contractor drug testing

contractor drug testing

As a contractor, you want employees focused on the job site. There’s no room for the safety risks that stem from substance abuse, which is why contractor drug testing has become such a big topic in recent years.

In addition to being a safety risk, substance abuse can cost companies money in the following areas:

  • Workers compensation
  • Medical costs
  • Absenteeism
  • Lost productivity
  • Employee turnover

Unfortunately, construction is one of the top industries for drug and alcohol abuse, according to the U.S. Department of Labor. To further complicate matters, multiple states have recently legalized medical or recreational marijuana and there has been an uptick in cocaine, amphetamine and opioid use nationwide. Alcohol dependence is also a major challenge.

So, what happens if one of your workers tests positive for drugs? This blog post outlines best practices and how you can approach the situation wisely.

Be proactive: Have a contractor drug testing policy

First and foremost, it’s important to have a clear and well-documented substance abuse policy in place that treats all employees the same. Here are some of the main points your policy should address:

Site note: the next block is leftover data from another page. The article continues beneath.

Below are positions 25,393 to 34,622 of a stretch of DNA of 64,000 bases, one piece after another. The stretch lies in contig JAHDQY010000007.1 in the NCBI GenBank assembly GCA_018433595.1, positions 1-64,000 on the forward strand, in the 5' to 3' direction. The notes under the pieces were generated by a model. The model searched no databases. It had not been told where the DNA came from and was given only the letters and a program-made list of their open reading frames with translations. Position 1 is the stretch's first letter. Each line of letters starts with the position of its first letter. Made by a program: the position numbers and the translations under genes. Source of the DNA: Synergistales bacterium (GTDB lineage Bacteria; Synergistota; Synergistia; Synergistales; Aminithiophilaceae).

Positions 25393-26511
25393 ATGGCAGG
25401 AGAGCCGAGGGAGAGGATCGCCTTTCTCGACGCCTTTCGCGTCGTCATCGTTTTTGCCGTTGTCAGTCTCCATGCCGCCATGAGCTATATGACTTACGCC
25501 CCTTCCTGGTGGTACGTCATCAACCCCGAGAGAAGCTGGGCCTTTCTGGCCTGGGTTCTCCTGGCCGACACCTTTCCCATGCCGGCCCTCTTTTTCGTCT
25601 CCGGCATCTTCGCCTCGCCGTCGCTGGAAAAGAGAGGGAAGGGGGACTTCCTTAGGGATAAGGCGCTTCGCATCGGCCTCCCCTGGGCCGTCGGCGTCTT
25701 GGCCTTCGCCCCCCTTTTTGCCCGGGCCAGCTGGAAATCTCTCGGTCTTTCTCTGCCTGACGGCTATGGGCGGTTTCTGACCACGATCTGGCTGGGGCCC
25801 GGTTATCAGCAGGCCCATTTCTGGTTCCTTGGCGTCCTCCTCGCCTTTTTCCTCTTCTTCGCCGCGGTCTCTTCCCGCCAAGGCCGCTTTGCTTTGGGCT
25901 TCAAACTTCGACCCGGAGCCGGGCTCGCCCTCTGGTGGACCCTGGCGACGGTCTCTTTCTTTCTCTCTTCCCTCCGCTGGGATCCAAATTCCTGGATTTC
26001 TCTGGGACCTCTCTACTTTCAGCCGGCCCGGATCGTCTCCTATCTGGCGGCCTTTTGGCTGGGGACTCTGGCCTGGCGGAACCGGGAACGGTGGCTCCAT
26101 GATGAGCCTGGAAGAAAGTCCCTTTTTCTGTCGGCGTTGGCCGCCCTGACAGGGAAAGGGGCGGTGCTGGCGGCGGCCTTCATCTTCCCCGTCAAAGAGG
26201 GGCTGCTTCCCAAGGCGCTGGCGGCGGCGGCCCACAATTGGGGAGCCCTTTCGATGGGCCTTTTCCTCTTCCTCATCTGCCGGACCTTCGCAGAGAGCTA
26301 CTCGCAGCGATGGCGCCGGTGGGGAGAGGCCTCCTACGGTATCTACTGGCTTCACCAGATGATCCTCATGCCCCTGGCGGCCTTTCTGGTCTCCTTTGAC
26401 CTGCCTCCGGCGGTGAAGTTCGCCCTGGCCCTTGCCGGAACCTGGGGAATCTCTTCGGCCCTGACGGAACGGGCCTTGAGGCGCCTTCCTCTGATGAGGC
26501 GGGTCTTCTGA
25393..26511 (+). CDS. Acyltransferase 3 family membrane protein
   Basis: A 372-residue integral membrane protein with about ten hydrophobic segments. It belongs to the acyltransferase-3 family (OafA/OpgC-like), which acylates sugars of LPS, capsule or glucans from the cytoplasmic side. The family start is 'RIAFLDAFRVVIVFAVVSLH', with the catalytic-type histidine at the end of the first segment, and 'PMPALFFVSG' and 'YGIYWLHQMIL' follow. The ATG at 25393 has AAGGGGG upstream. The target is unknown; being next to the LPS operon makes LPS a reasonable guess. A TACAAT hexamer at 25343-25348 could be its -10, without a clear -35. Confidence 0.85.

• Circumstances for testing.
  • How procedures are documented.
  • Communication plans for test results.
  • Consequences of a failed drug test.
  • Second chance parameters, if applicable.
  • Conditions for termination.
  • Any employee assistance programs (EAP) you offer.

Addressing these details within a policy is key to having an effective drug testing protocol.

Understand federal and state requirements

Be sure you understand your state’s drug testing laws to understand any restrictions on what types of tests can be administered (i.e. random versus reasonable suspicion), as well as what specimens can be tested (hair, saliva or urine).

Additionally, state laws may also require employers to take specific steps or provide certain rights to employees after a failed drug test. A universal condition is that all test results must be reviewed by a medical review officer.

It’s also important to understand all federal regulations and requirements relative to drug testing for your specific line of work. This is especially relevant if you’re contracted by the federal government or if you have safety-sensitive positions that are regulated by a federal agency.

As with the creation or revision of a substance abuse and drug testing policy, you should consult with a human resources expert and/or an employment law attorney when evaluating how federal and state requirements impact your policy.

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